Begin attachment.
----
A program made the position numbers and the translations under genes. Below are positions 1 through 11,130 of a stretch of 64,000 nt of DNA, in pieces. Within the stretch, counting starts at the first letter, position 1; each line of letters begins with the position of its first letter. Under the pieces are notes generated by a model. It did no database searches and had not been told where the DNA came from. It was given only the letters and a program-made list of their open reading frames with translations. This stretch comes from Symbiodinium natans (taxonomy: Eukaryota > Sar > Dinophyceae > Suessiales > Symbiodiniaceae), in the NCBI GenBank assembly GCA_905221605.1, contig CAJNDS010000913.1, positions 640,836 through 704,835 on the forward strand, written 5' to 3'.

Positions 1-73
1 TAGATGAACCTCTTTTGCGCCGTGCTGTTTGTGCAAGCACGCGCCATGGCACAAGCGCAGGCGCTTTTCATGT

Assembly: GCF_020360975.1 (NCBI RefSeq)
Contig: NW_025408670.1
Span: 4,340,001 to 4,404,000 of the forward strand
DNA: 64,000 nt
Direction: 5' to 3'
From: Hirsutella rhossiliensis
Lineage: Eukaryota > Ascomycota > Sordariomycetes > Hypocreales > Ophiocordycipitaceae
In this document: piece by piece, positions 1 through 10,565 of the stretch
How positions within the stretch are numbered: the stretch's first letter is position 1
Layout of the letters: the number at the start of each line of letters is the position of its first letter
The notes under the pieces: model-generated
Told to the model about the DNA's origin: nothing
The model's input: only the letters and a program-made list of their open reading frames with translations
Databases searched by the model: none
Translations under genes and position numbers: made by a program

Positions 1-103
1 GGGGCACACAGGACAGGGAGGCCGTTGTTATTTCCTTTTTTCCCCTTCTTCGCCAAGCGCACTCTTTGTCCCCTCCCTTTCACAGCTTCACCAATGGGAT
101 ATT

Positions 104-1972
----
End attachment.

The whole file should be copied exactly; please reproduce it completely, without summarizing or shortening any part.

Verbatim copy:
A program made the position numbers and the translations under genes. Below are positions 1 through 11,130 of a stretch of 64,000 nt of DNA, in pieces. Within the stretch, counting starts at the first letter, position 1; each line of letters begins with the position of its first letter. Under the pieces are notes generated by a model. It did no database searches and had not been told where the DNA came from. It was given only the letters and a program-made list of their open reading frames with translations. This stretch comes from Symbiodinium natans (taxonomy: Eukaryota > Sar > Dinophyceae > Suessiales > Symbiodiniaceae), in the NCBI GenBank assembly GCA_905221605.1, contig CAJNDS010000913.1, positions 640,836 through 704,835 on the forward strand, written 5' to 3'.

Positions 1-73
1 TAGATGAACCTCTTTTGCGCCGTGCTGTTTGTGCAAGCACGCGCCATGGCACAAGCGCAGGCGCTTTTCATGT

Assembly: GCF_020360975.1 (NCBI RefSeq)
Contig: NW_025408670.1
Span: 4,340,001 to 4,404,000 of the forward strand
DNA: 64,000 nt
Direction: 5' to 3'
From: Hirsutella rhossiliensis
Lineage: Eukaryota > Ascomycota > Sordariomycetes > Hypocreales > Ophiocordycipitaceae
In this document: piece by piece, positions 1 through 10,565 of the stretch
How positions within the stretch are numbered: the stretch's first letter is position 1
Layout of the letters: the number at the start of each line of letters is the position of its first letter
The notes under the pieces: model-generated
Told to the model about the DNA's origin: nothing
The model's input: only the letters and a program-made list of their open reading frames with translations
Databases searched by the model: none
Translations under genes and position numbers: made by a program

Positions 1-103
1 GGGGCACACAGGACAGGGAGGCCGTTGTTATTTCCTTTTTTCCCCTTCTTCGCCAAGCGCACTCTTTGTCCCCTCCCTTTCACAGCTTCACCAATGGGAT
101 ATT

Positions 104-1972